A funny thing happened when Swiss banking giant UBS announced last month it would eliminate 10,000 jobs, the first big move in dismantling its big investment bank. Its shares soared.
Investment banking was the glam end of the banking business and included fixed-income trading, equity capital markets, brokerage operations, and mergers and acquisitions. It was associated with big risk and big rewards, and every global bank of any size got into the game because that's what global banks did.
"As long as the music is playing, you've got to get up and dance," Chuck Prince said in 2007, when he was still chief executive officer of Citigroup.
A year later, the music stopped playing and Citigroup almost went bankrupt when its massive bets on collateralized debt obligations went wrong. It was saved by a government bailout.
Now, four years after the financial crash that eliminated Lehman Bros., the music is stopping for other global banks. Glamorous, high-paying jobs are being eliminated in the thousands, apparently with enthusiastic shareholder approval.
When UBS's brutal cull got under way – employees in London were simply locked out of their offices – the shares went up about 20 per cent.
Other banks – among them Nomura Securities and Royal Bank of Scotland (RBS) – are also blowing thousands of suits out the door. Finance jobs are disappearing in Europe's other banking centres too. The Centre for Economics and Business Research estimates that the City of London (the name for the financial district) will lose 30,000 jobs this year alone, according to the Financial Times. The post 2008 job-loss total could reach 100,000, according to some estimates.
While this may be bad news for the City of London and the restaurants, accountants, cab drivers and retailers that feed off it, like pilot fish around a shark, it's not bad news for anyone else.
Investment banks got too big too fast, to the point they put at risk entire economies because they became too big to fail. The banks evolved from the handmaidens of industry to speculative monsters, feasting on the very industries they were supposed to serve. The what's-in-it-for-me spirit of some of the investment banks was summed up by Matt Taibbi in his 2010 Rolling Stone article, which memorably likened Goldman Sachs to "a great vampire squid wrapped around the face of humanity, relentlessly jamming its blood funnel into anything that smells like money."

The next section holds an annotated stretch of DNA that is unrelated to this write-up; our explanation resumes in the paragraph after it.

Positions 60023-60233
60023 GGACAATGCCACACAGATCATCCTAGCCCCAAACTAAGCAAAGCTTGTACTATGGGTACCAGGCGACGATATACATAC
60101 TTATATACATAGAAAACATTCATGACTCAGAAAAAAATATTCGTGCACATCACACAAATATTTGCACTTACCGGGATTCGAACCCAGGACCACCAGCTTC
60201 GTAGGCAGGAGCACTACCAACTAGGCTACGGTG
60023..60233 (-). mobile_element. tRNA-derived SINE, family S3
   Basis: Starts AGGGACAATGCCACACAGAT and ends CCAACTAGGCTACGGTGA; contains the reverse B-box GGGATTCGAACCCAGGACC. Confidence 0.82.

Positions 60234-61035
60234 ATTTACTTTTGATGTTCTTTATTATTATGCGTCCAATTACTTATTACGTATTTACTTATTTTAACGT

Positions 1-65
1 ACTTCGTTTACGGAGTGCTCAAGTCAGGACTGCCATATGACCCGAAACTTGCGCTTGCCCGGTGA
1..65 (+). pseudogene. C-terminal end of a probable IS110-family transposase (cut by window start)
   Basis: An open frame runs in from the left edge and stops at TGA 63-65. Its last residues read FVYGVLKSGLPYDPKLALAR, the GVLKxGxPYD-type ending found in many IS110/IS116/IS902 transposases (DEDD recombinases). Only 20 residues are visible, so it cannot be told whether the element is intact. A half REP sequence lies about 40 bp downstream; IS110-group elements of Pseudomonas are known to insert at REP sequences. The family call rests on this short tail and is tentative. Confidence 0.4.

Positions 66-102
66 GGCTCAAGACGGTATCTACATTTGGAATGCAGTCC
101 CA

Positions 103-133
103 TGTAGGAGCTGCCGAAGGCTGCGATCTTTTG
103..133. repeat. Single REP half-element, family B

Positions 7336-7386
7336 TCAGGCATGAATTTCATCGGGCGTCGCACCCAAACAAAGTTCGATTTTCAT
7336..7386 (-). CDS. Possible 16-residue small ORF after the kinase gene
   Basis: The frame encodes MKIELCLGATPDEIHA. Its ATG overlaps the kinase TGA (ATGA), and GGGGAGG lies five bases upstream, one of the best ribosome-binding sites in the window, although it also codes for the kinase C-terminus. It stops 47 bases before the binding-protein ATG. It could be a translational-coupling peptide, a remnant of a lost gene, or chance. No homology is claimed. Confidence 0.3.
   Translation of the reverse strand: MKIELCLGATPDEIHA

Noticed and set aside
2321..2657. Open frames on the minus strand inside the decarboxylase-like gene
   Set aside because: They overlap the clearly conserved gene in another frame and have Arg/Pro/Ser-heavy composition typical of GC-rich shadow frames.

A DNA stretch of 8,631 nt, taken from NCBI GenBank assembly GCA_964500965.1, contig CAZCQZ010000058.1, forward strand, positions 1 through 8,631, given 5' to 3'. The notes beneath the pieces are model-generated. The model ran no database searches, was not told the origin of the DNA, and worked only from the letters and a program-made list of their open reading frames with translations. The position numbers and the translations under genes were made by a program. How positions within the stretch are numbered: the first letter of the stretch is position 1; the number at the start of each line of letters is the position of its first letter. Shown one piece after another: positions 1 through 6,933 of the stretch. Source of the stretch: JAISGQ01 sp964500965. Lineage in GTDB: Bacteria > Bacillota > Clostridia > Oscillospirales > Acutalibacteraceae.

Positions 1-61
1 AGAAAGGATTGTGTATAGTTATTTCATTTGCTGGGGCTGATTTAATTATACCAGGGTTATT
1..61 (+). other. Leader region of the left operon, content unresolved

But the banks were also their own worst enemies, and not just because they lost the PR game. They also lost control of their costs, in good part because of excessive salaries and employment numbers, especially back-office jobs. According to the Financial Times, staff costs as a percentage of operating expenses for UBS were an outrageous 69.5 per cent in the latest financial year, almost double that of Nomura.
Generally speaking, banks are ditching businesses where thin market shares do not justify the cost base. UBS's share in fixed-income, for instance, was only about 4 per cent – too small to keep. Some smaller banks had twice that share. RBS is concentrating on fixed income and shedding its cash equities, brokerage and equity capital markets businesses.
The world has changed a lot for the investment banks since the 2008 financial crunch and recession, so more culling is inevitable. Trading activity has never fully recovered to pre-2008 levels, initial public offerings are way off the mark, and economies in Europe and in North America are either in recession or growing so weakly that it's hard to tell the difference.
The biggie is tighter regulation and capital requirements. The European Banking Authority is insisting that EU banks maintain so-called Tier 1 capital (largely common equity and retained earnings) of 9 per cent of their risk-weighted assets. Stress tests determined that dozens of capital-deficient banks will, collectively, have to raise about €116-billion to meet the new capital requirements. More capital equals less leverage and lower returns. Bye-bye business.
Shrinking banks are a heartwarming sight. Besides posing grave risks to taxpayers because of their outrageous size – the assets of UBS and rival Credit Suisse Group at one point were 680 per cent of Switzerland's gross domestic product – they sucked up too much talent from the greater economy. Bankers became bankers not so much because they were morally and intellectually suited to float dubious Russian and Chinese companies on the stock market or trade derivatives, but because it paid a hell of a lot more than being a dermatologist, lawyer or fertilizer salesman. Soon, entire generations of university graduates wanted to cash in on the investment banking craze.
There is no shortage of bankers, real estate agents and even politicians, like London Mayor Boris Johnson, who think the banks' crash diets will damage local and national tax revenues. Britain is especially worried about the job losses because it readily let its grubby manufacturing industries slip away decades ago.
The fear is unwarranted. If smart, ambitious people do not go into banking, they will go into other businesses. They might become entrepreneurs – remember them? – and create jobs instead of working for planet-gobbling corporations, ruled by quarterly earnings targets, that use their muscle to eliminate the jobs of lesser competitors. Investment banks will certainly continue to exist in different (though smaller) forms. What they won't be is focused entirely on climbing the league tables for no discernible reason beyond ego and outrageous profit.